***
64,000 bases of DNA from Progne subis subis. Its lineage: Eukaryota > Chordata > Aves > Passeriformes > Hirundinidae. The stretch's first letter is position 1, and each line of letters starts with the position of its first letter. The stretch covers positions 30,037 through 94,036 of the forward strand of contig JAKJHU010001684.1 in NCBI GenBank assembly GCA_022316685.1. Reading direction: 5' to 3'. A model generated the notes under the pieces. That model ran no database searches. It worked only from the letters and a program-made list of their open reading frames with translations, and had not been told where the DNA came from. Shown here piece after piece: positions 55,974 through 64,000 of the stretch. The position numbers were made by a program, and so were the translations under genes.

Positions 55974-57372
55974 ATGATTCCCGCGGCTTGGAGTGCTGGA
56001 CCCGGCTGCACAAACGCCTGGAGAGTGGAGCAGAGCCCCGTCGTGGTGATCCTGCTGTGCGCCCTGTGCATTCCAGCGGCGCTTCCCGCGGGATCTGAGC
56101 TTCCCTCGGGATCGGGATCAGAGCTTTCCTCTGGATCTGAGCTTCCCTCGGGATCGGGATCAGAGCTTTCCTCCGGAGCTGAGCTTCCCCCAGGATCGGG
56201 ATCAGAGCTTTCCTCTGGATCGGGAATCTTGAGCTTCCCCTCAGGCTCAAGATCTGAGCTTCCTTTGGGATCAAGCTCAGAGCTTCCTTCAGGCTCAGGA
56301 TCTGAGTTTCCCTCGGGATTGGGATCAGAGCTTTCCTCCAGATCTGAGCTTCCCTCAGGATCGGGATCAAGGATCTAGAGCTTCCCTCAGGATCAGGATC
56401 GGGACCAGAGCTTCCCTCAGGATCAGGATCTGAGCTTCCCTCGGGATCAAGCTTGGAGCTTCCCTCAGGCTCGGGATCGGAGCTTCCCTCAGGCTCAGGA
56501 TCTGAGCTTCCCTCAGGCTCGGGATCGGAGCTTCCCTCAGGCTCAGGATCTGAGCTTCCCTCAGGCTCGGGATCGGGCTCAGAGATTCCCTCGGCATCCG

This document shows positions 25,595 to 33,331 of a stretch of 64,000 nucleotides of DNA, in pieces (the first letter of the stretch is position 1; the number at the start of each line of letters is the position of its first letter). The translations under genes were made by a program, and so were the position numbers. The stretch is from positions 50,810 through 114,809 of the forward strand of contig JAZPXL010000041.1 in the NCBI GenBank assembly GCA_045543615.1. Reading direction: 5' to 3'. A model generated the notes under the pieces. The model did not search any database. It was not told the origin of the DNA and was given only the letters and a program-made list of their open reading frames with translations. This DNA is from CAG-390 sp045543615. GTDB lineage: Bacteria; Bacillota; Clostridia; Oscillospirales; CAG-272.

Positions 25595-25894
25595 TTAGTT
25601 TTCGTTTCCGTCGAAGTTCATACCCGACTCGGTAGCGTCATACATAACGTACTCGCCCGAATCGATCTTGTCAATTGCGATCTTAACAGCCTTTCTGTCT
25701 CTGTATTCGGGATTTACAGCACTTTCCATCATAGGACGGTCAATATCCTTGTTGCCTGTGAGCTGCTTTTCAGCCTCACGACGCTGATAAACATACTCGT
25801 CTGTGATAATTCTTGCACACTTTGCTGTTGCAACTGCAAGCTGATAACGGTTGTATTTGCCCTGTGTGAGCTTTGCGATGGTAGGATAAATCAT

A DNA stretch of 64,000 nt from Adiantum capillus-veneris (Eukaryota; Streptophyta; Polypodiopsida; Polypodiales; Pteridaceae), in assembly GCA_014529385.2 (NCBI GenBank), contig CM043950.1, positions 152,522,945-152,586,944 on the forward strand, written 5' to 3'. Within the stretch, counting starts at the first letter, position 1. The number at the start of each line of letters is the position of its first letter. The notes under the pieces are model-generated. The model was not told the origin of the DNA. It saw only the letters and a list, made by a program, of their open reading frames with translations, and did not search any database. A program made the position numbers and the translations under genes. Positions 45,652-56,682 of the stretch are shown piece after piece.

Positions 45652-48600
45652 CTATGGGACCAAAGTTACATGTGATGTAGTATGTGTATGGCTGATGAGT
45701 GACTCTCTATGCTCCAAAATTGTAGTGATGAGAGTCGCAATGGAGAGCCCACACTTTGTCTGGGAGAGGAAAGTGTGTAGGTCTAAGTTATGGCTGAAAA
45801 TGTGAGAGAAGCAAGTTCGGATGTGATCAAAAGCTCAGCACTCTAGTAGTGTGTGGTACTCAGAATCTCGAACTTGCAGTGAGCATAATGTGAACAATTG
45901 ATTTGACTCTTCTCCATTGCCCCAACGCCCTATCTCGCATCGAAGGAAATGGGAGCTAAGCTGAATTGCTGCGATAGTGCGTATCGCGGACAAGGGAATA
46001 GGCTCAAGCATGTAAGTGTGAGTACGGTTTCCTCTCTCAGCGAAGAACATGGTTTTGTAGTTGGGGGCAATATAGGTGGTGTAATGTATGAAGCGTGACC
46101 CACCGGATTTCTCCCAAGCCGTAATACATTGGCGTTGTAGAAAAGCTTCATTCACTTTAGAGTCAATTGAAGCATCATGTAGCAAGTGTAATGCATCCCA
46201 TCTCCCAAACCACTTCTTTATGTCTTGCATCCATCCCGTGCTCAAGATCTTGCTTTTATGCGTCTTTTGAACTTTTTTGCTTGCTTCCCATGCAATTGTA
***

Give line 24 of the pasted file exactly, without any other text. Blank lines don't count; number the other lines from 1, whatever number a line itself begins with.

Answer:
46201 TCTCCCAAACCACTTCTTTATGTCTTGCATCCATCCCGTGCTCAAGATCTTGCTTTTATGCGTCTTTTGAACTTTTTTGCTTGCTTCCCATGCAATTGTA